Information about candidates and issues in the May 21 Southern California elections

Voter Turnout Expected to Be Low in LA Elections

A fraction of Los Angeles voters were expected to turnout

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    NEWSLETTERS

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    Fiona, a Jack Russell Terrier, waits for her owner Deborah Murphy (2nd L) as she votes and Maya Marquez, 6, waits for her father Mateo Marquez to vote at Allesandro Elementary School on May 21, 2013 in Silver Lake.

    Los Angeles voter turnout was expected to be low as usual in Tuesday’s election, continuing the trend of a disappearing LA voter.

    Despite being the most expensive mayoral race in LA history, the election likely will draw only a fraction of the nearly 1.8 million registered voters in LA.

    As of 12:06 a.m., 213,049 votes had been cast in the city of Los Angeles, according to the city clerk. Those figures represented mail-in ballots.

    This race was just one of many slow election days in Los Angeles’ past, despite contentious items on the ballot, like Tuesday's three medical marijuana initiatives.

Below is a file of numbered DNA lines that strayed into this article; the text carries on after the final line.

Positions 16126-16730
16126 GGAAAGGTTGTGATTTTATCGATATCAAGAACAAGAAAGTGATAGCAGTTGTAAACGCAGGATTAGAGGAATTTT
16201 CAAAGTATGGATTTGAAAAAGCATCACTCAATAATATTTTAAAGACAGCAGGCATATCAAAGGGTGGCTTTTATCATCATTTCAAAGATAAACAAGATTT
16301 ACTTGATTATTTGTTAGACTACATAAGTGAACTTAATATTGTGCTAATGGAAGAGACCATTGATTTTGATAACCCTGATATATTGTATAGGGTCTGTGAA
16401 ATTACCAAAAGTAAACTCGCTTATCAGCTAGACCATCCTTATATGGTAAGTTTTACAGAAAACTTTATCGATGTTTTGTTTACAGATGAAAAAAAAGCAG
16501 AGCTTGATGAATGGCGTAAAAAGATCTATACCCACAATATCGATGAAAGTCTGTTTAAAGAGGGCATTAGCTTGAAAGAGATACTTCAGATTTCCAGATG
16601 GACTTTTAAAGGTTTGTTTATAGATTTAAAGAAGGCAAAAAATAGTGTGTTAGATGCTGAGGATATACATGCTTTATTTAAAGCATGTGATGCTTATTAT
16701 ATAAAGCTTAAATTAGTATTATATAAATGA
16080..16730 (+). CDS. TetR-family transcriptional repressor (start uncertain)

Tuesday’s election is a run-off from the March 5 primary, which drew the second lowest voter turnout in LA history at just 20 percent.

    The March primary in 2009 that elected outgoing Mayor Antonio Villaraigosa was the lowest in the city’s history at about 17 percent, according to data from the Los Angeles City Clerk obtained by the Los Angeles Times.

    May 27, 1969 marked the peak for LA voters, with as much as 75 percent of registered Angelenos casting ballots for then-mayor Sam Yorty, according to the data.

    In the presidential election last year, half of LA’s registered voters cast ballots -- a far cry from the nearly 80 percent in 2008.

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